My Kind of Country

Country music from a fan's point of view since 2008

Week ending 1/19/19: #1 singles this week in country music history

1959: Billy Bayou — Jim Reeves (RCA Victor)

1969: Daddy Sang Bass — Johnny Cash (Columbia)

1979: Baby I’m Burnin’ — Dolly Parton (RCA Records)

1989: She’s Crazy For Leaving — Rodney Crowell (Columbia)

1999: Right On The Money — Alan Jackson (Arista)

2009: Already Gone — Sugarland (Mercury Nashville)

2019: Speechless — Dan + Shay (Warner Nashville)

2019: Good Girl — Dustin Lynch (Broken Bow)

 

2 responses to “Week ending 1/19/19: #1 singles this week in country music history

  1. Ken January 21, 2019 at 11:52 am

    1958 was the year that Roger Miller finally began to gain significant traction as a songwriter. Ray Price recorded “Invitation To The Blues” [#3 hit] for Columbia and Ernest Tubb’s Decca version of “Half A Mind” [#8 hit] was a late year success. In September Jim Reeves recorded Roger’s light-hearted novelty tune about a Louisiana lad named “Billy Bayou.” Reeves amended the last line of Roger’s chorus from “A boogie man will get you one of these days” to “A PRETTY GIRL will get you one of these days.” “Billy Bayou” likely owed part of it’s success to the catchy guitar riff played by Hank “Sugarfoot” Garland. 60 years ago Reeves RCA single pushed Ray Price’s mega-hit “City Lights” out of the #1 slot after 13 weeks. Reeves’ remained at #1 for the next five weeks .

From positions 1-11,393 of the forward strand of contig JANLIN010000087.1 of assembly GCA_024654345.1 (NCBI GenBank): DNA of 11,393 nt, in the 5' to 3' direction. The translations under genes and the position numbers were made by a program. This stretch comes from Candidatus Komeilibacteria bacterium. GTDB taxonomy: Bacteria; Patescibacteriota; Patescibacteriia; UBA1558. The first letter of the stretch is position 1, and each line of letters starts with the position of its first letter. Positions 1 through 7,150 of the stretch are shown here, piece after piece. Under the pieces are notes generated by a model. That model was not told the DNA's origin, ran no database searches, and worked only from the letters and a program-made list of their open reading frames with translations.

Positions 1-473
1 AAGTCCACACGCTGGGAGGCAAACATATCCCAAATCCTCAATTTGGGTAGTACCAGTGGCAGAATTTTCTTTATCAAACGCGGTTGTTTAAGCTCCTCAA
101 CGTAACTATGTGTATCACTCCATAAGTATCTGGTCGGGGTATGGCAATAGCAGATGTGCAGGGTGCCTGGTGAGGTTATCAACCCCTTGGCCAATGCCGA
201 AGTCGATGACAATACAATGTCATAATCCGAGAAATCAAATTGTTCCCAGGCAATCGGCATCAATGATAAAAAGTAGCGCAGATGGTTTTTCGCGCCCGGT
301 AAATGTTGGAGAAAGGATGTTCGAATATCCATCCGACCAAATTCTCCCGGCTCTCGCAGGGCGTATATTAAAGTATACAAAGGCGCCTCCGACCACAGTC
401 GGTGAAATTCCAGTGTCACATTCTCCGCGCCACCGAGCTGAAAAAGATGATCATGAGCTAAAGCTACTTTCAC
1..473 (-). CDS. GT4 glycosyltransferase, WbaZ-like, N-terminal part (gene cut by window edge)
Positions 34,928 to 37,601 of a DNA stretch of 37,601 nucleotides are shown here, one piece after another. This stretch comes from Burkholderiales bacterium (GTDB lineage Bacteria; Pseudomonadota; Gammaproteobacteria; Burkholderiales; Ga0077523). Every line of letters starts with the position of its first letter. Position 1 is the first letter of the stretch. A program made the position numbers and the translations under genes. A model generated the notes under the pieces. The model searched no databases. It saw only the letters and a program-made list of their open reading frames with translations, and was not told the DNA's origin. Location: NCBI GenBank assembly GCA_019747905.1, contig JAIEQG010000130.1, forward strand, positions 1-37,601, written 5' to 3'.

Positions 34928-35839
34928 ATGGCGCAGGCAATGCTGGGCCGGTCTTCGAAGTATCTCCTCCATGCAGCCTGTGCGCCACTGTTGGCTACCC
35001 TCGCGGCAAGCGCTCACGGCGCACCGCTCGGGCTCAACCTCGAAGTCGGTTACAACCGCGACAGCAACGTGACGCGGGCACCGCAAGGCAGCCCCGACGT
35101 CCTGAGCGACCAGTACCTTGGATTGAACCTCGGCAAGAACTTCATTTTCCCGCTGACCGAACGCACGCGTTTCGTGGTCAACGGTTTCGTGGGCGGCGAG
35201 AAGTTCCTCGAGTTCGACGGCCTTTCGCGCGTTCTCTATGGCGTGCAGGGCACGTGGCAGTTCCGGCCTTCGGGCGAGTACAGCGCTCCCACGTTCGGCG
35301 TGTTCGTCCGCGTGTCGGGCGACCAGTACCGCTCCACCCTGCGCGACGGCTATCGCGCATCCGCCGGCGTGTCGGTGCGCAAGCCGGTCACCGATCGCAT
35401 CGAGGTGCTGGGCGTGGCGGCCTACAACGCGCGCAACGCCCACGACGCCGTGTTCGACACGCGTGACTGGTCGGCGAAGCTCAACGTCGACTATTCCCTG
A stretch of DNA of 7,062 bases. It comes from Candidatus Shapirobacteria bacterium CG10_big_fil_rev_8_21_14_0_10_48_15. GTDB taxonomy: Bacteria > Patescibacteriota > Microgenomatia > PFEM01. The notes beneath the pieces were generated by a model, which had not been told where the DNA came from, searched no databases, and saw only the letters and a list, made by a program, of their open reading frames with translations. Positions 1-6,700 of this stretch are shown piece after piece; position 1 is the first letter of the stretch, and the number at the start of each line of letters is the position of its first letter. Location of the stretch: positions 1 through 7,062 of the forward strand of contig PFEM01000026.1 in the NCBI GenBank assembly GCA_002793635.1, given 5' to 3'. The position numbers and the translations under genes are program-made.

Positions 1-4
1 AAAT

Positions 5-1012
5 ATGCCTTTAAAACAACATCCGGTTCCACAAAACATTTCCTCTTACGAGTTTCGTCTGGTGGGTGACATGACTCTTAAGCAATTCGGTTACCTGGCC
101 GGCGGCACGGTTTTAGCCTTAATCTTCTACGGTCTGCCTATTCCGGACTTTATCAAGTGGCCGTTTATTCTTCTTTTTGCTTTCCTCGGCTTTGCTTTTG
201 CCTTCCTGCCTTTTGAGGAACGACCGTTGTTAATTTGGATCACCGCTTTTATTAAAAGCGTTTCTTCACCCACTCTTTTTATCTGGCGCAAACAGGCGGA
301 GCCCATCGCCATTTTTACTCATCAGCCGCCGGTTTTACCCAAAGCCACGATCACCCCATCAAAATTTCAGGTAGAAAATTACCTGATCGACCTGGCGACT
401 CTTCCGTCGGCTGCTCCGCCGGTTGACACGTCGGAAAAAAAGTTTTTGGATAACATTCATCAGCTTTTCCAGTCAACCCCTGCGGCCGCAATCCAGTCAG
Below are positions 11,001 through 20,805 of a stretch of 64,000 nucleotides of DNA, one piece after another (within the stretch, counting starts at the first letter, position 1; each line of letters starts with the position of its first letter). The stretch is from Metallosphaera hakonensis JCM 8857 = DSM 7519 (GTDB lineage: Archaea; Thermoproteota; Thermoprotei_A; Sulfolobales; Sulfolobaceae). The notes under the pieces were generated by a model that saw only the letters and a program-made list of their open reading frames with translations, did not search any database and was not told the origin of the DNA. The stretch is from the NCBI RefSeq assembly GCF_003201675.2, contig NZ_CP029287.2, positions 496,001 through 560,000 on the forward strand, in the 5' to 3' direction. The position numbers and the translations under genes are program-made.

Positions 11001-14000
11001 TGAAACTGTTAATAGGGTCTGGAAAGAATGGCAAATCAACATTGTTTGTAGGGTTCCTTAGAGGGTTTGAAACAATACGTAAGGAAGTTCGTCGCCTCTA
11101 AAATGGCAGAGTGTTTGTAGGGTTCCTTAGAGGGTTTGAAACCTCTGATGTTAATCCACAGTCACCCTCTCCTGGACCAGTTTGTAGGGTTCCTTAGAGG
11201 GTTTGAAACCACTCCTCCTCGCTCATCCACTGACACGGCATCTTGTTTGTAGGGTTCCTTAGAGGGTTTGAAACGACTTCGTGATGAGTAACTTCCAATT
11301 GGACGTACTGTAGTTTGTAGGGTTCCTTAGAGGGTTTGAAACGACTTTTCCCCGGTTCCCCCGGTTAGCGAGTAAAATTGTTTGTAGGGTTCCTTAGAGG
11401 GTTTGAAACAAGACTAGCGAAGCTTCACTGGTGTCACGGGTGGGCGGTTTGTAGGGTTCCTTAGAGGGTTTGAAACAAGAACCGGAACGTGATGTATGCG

“Billy Bayou” was a change of pace for Reeves as most of his recent RCA releases were serious love songs or ballads. However his hit-making career was launched several years earlier with a string of novelty songs including “Mexican Joe,” “Bimbo,” “Penny Candy,” “Drinking Tequila,” and “Yonder Comes A Sucker.”

    Another lighthearted Roger Miller song was selected by Reeves for his follow-up.
    “Home” was slightly less successful peaking at #2 for four weeks in mid-1959.

  2. Ken January 21, 2019 at 1:01 pm

    Dolly Parton’s career continued to ascend 40 years ago this week as the second single from her “Heartbreaker” album became her ninth solo #1 hit. Although RCA officially designated “Baby I’m Burnin'” as the “A” side of that single release most country radio stations flipped the record over. “I Really Got The Feeling” became the preferred side with “Baby I’m Burnin'” getting tag-along B side status according to the Billboard country chart. Some country stations at that time were adverse to the harder pop/rock edge of “Baby I’m Burnin'” although many country stations did program both sides. “Baby I’m Burnin'” did receive enough pop airplay & sales to reach #25 on the Hot 100.

    “Baby I’m Burnin'” was an original Dolly tune while “I Really Got The Feeling” was written by Billy Vera. Best known for his 1987 pop hit “At This Moment” Vera wrote “I Really Got The Feeling” for Nancy Sinatra to record. But when Nancy declined to record it Vera played it for Dolly’s executive producer Charles Koppelman who loved the song and heard hit potential.

    During that era RCA pressed most promotional singles on colored vinyl. Promo copies of that release were released on red vinyl.

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